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Suggested Citation:"B 4: Formaldehyde." National Research Council. 1994. Spacecraft Maximum Allowable Concentrations for Selected Airborne Contaminants: Volume 1. Washington, DC: The National Academies Press. doi: 10.17226/9062.
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Suggested Citation:"B 4: Formaldehyde." National Research Council. 1994. Spacecraft Maximum Allowable Concentrations for Selected Airborne Contaminants: Volume 1. Washington, DC: The National Academies Press. doi: 10.17226/9062.
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Suggested Citation:"B 4: Formaldehyde." National Research Council. 1994. Spacecraft Maximum Allowable Concentrations for Selected Airborne Contaminants: Volume 1. Washington, DC: The National Academies Press. doi: 10.17226/9062.
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Suggested Citation:"B 4: Formaldehyde." National Research Council. 1994. Spacecraft Maximum Allowable Concentrations for Selected Airborne Contaminants: Volume 1. Washington, DC: The National Academies Press. doi: 10.17226/9062.
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Suggested Citation:"B 4: Formaldehyde." National Research Council. 1994. Spacecraft Maximum Allowable Concentrations for Selected Airborne Contaminants: Volume 1. Washington, DC: The National Academies Press. doi: 10.17226/9062.
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Suggested Citation:"B 4: Formaldehyde." National Research Council. 1994. Spacecraft Maximum Allowable Concentrations for Selected Airborne Contaminants: Volume 1. Washington, DC: The National Academies Press. doi: 10.17226/9062.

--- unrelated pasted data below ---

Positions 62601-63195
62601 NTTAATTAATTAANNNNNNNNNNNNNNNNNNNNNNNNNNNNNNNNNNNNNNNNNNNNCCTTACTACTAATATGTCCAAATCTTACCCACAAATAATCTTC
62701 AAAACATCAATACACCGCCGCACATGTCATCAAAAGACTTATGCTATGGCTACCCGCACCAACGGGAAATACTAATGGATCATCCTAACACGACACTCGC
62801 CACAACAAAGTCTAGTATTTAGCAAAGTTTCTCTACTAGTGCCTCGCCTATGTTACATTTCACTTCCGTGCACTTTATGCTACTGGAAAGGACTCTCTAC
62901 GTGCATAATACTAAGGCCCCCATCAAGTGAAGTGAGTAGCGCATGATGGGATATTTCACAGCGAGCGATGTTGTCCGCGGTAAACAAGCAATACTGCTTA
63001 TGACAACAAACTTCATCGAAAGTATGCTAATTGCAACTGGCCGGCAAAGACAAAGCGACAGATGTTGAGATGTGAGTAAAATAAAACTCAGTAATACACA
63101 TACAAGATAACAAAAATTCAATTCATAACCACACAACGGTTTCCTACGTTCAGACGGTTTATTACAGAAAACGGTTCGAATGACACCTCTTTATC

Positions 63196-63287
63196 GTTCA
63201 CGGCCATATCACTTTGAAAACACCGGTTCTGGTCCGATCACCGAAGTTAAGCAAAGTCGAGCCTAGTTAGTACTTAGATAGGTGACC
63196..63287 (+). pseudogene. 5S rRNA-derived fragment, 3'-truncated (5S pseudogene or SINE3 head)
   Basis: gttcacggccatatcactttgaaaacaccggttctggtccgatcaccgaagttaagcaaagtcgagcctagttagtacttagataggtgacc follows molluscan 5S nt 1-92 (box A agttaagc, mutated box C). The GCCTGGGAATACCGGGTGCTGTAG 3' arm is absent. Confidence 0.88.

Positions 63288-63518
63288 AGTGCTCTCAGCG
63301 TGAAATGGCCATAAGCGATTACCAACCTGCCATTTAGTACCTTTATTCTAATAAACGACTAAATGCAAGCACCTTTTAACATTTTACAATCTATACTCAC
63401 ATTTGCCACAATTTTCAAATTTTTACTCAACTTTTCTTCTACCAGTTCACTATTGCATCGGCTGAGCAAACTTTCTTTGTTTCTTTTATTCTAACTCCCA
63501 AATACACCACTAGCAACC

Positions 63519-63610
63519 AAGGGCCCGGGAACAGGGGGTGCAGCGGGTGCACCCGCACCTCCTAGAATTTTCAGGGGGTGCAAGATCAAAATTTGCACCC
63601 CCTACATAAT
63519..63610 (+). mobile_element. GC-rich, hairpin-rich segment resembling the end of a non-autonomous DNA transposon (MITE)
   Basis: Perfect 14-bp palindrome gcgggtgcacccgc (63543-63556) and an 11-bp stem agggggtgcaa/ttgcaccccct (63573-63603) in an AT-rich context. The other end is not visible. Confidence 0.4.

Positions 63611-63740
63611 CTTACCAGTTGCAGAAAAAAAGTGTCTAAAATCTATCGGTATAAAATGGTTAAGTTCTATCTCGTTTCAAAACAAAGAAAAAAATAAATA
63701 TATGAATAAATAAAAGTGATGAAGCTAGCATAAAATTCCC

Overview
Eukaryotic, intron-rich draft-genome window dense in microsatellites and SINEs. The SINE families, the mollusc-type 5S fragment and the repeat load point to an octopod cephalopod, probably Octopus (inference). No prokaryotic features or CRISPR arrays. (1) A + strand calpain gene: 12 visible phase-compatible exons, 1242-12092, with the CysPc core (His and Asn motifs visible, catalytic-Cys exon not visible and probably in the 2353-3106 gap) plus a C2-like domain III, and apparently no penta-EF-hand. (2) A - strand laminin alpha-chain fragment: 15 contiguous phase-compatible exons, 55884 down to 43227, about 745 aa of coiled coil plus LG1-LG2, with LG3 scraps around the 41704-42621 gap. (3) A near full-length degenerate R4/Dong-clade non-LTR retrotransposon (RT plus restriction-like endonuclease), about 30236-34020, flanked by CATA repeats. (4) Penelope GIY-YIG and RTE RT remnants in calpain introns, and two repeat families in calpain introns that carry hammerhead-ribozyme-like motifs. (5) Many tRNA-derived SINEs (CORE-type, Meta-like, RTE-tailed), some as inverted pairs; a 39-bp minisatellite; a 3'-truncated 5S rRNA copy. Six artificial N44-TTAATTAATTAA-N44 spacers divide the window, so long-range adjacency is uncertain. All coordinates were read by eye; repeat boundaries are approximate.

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Suggested Citation:"B 4: Formaldehyde." National Research Council. 1994. Spacecraft Maximum Allowable Concentrations for Selected Airborne Contaminants: Volume 1. Washington, DC: The National Academies Press. doi: 10.17226/9062.
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Suggested Citation:"B 4: Formaldehyde." National Research Council. 1994. Spacecraft Maximum Allowable Concentrations for Selected Airborne Contaminants: Volume 1. Washington, DC: The National Academies Press. doi: 10.17226/9062.
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Suggested Citation:"B 4: Formaldehyde." National Research Council. 1994. Spacecraft Maximum Allowable Concentrations for Selected Airborne Contaminants: Volume 1. Washington, DC: The National Academies Press. doi: 10.17226/9062.
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Suggested Citation:"B 4: Formaldehyde." National Research Council. 1994. Spacecraft Maximum Allowable Concentrations for Selected Airborne Contaminants: Volume 1. Washington, DC: The National Academies Press. doi: 10.17226/9062.
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Suggested Citation:"B 4: Formaldehyde." National Research Council. 1994. Spacecraft Maximum Allowable Concentrations for Selected Airborne Contaminants: Volume 1. Washington, DC: The National Academies Press. doi: 10.17226/9062.
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Suggested Citation:"B 4: Formaldehyde." National Research Council. 1994. Spacecraft Maximum Allowable Concentrations for Selected Airborne Contaminants: Volume 1. Washington, DC: The National Academies Press. doi: 10.17226/9062.
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Suggested Citation:"B 4: Formaldehyde." National Research Council. 1994. Spacecraft Maximum Allowable Concentrations for Selected Airborne Contaminants: Volume 1. Washington, DC: The National Academies Press. doi: 10.17226/9062.
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Suggested Citation:"B 4: Formaldehyde." National Research Council. 1994. Spacecraft Maximum Allowable Concentrations for Selected Airborne Contaminants: Volume 1. Washington, DC: The National Academies Press. doi: 10.17226/9062.